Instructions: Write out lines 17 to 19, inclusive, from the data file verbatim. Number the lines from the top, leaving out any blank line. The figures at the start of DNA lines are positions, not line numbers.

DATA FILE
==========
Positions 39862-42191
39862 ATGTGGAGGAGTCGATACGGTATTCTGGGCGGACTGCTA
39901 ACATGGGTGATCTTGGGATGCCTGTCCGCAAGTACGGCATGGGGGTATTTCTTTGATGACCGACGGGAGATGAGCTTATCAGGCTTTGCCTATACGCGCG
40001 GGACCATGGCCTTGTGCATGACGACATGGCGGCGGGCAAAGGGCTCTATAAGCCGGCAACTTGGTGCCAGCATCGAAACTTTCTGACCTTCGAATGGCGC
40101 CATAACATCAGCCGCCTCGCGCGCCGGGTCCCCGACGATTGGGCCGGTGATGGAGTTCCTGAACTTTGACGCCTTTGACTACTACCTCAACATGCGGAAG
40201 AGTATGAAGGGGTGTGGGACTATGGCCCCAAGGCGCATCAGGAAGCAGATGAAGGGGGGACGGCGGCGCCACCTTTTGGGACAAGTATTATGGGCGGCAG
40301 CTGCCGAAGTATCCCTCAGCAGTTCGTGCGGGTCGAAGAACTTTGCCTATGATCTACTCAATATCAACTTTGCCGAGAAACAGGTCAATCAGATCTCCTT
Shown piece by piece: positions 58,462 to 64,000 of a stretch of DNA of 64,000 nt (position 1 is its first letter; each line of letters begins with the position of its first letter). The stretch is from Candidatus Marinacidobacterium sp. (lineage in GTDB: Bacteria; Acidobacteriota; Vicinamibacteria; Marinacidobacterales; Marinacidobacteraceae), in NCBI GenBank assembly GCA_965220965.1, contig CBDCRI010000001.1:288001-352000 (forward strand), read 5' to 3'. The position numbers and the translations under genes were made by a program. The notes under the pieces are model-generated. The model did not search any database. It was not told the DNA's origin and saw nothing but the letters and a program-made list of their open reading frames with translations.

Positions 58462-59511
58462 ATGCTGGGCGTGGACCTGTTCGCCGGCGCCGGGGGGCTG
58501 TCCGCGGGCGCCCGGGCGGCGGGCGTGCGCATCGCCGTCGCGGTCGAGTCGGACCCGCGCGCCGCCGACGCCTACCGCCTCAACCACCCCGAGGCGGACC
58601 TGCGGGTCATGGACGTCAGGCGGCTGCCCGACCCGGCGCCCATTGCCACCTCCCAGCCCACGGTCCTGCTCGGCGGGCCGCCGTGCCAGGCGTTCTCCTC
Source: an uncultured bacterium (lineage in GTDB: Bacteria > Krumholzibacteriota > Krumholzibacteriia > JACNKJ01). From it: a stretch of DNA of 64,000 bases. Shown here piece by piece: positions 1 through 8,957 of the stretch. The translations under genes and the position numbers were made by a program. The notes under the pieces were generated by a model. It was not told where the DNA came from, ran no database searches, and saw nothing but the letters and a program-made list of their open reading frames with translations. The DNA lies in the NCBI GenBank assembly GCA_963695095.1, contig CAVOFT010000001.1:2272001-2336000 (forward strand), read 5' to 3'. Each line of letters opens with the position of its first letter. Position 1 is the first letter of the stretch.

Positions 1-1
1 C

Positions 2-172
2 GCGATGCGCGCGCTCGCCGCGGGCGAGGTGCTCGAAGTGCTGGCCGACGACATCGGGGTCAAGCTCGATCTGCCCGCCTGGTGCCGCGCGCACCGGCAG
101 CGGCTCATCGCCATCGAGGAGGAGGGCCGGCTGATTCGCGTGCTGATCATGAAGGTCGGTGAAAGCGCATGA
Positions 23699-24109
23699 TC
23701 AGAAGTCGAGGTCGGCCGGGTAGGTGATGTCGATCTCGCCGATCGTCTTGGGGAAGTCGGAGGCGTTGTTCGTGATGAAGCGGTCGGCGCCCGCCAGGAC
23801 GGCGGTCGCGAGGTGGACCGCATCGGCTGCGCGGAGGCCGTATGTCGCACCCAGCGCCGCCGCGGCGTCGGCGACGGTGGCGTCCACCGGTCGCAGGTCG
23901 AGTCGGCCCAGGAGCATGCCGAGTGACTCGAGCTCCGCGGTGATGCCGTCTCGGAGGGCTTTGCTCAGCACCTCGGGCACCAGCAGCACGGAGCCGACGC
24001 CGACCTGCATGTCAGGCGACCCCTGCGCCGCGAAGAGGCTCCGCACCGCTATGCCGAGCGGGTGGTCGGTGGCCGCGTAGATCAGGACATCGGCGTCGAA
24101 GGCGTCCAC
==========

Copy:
2 GCGATGCGCGCGCTCGCCGCGGGCGAGGTGCTCGAAGTGCTGGCCGACGACATCGGGGTCAAGCTCGATCTGCCCGCCTGGTGCCGCGCGCACCGGCAG
101 CGGCTCATCGCCATCGAGGAGGAGGGCCGGCTGATTCGCGTGCTGATCATGAAGGTCGGTGAAAGCGCATGA
Positions 23699-24109